Open access
Yujun Wang
,
Hongbo Yang
,
Vanessa Hull
,
Jindong Zhang
,
Xiaodong Chen
,
Xiang Li
,
Zejun Zhang
,
Cheng Li
,
Fang Wang
,
Zhiqiang Zhao
,
Ying Tang
, and
Jianguo Liu

Abstract

The effects of various strategies aimed at simultaneously promoting environmental conservation and human development are closely related to sustainable development regionally and globally. However, although the effects of many such strategies have been evaluated by ecologists and sociologists separately, their ability to simultaneously meet these two anticipated goals (i.e., environmental conservation and human development) at the fine spatial scale remains unclear. To answer this fundamental but crucial question, incorporating household and forest change data, we concurrently estimated the ecological and socioeconomic effects of two world-renowned Payment for Ecosystem Services (PES) programs (i.e., the Nature Forest Conservation Program, the Grain to Green Program) and nature-based tourism in 30 protected areas across 8 provinces in China. Here we showed a trade-off between the ecological and economic effects of two PES programs, while synergistic effects exist in the ecological and economic benefits of tourism. Attributes of household and protected areas significantly influenced economic and environmental benefits as well. Our research provides new insights into the complex effects of PES programs and tourism, and crucial information to support their adequate and sustainable implementation in China and the rest of the world.

Significance Statement

This work answers a fundamental but crucial question, that is, whether the policies commonly advocated to incorporate environmental conservation and human development can yield positive effects both for conservation and economic development. Our evaluation is also timely to inform some shortness (i.e., negligible economic effects, or the lack of expected positive economic benefits) and provides new insights (e.g., the implication of households and protected-areas attributes in conservation and economic outcomes) of Payment for Ecosystem Services (PES) programs and the complex effects of instruments in the context of multiple policies, particularly given the upcoming 2030 deadline for achieving the Sustainable Development goals (SDGs). We expected that implications in this study can provide important lessons for these two instruments, other PES programs, and other conservation and development instruments to support their adequate and sustainable implementation in China and beyond and to contribute to the achievement of relevant SDGs in the remaining years.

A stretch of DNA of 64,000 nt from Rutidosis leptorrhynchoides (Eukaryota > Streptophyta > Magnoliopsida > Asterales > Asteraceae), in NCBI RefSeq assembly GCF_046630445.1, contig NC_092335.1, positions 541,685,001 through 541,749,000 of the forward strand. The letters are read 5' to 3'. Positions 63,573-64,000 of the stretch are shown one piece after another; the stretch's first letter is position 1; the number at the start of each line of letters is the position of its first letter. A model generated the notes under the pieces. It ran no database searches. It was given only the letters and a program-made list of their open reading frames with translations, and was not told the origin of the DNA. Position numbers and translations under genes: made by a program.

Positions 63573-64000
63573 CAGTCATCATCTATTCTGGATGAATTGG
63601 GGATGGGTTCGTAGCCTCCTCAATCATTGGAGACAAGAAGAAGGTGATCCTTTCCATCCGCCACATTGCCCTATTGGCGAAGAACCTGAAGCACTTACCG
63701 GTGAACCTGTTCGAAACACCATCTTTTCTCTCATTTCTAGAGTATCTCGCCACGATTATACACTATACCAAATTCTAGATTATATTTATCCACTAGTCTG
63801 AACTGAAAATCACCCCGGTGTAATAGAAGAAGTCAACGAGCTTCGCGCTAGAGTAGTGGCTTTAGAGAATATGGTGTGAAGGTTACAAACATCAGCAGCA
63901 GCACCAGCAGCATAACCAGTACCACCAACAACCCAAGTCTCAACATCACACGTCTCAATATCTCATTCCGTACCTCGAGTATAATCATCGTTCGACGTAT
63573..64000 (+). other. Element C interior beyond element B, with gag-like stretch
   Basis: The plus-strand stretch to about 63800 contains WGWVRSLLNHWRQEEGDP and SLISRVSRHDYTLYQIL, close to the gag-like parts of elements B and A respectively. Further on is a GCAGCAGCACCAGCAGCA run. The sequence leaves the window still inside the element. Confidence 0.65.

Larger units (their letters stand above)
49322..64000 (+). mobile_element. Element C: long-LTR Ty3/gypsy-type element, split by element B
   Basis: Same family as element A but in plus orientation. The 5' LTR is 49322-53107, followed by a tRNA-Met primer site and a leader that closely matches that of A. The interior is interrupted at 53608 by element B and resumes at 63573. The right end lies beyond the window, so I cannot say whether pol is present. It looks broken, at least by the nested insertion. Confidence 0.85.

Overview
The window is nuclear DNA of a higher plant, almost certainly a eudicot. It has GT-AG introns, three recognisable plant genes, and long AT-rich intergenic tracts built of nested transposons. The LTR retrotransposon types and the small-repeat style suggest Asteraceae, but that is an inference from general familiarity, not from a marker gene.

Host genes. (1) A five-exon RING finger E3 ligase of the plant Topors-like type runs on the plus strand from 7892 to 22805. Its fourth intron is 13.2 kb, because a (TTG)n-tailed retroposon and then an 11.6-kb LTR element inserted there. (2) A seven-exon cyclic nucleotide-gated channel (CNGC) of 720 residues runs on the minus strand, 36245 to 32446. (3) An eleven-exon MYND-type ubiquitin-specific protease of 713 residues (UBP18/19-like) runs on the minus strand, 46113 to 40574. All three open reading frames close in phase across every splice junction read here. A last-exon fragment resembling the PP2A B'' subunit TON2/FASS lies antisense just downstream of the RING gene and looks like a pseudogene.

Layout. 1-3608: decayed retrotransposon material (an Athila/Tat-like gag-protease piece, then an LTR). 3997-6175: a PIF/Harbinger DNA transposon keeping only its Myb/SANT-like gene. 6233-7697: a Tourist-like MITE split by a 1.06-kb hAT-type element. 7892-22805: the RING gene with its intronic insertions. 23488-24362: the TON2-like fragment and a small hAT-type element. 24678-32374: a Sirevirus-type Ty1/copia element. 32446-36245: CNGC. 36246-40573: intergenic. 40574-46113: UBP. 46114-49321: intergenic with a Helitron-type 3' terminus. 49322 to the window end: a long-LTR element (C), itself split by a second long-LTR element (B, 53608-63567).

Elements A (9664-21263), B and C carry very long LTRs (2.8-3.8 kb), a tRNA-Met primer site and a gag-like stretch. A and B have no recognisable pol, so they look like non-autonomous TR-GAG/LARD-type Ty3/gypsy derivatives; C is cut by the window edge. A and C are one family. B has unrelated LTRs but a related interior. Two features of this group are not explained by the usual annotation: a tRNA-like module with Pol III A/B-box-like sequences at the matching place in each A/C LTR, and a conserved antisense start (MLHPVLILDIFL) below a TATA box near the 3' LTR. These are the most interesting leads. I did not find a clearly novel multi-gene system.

Open access
Xiang Li
,
Dongliang Yuan
,
Zheng Wang
,
Yao Li
,
Corry Corvianawatie
,
Dewi Surinati
,
Asep Sandra
,
Ahmad Bayhaqi
,
Praditya Avianto
,
Edi Kusmanto
,
Dirham Dirhamsyah
, and
Zainal Arifin

Abstract

The ocean currents in the Halmahera Sea are studied using a subsurface mooring deployed in the Jailolo Strait from November 2015 to October 2017. The subtidal currents of the mooring measurements are characterized by a two-layer system, with the current variability below about 200 m in opposite phases to that in the upper layer. The mean along-strait velocity (ASV) is toward the Indonesian seas in the whole water column, producing an estimated mean transport of 2.44 ± 0.42 Sv (1 Sv ≡ 106 m3 s−1). The errors of the transport calculation based on the single mooring measurements are estimated to be less than 15% using simulations of high-resolution ocean models. A weak current is observed to flow northward during 2017 at the bottom of the strait. The ASV variability is found to be dominated by an annual cycle both in the upper and lower layers. The total transport, however, is dominated by semiannual variability because of the cancelation of the annual transports in the upper and lower layers. The variability of the transport is suggested to be driven by the pressure difference between the Pacific Ocean and the Indonesian seas, as evidenced by the agreement between the satellite pressure gradient and the two-layer transports. The transport of the Jailolo Strait during the 2015/16 super El Niño is found to be nearly the same as that during the 2016 La Niña, suggesting that the interannual variability of the transport is much smaller than the seasonal cycle.

Free access
Shuwen Tan
,
Larry J. Pratt
,
Dongliang Yuan
,
Xiang Li
,
Zheng Wang
,
Yao Li
,
Corry Corvianawatie
,
Dewi Surinati
,
Asep S. Budiman
, and
Ahmad Bayhaqi

Abstract